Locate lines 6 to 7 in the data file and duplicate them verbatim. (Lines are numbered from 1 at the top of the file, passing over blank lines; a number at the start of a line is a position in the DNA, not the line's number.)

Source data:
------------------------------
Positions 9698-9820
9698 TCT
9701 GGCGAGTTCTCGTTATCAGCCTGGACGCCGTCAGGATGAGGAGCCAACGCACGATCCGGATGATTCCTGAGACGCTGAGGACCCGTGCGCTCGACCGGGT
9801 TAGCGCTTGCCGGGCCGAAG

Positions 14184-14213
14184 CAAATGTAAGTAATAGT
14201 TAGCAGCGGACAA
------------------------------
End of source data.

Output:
14184 CAAATGTAAGTAATAGT
14201 TAGCAGCGGACAA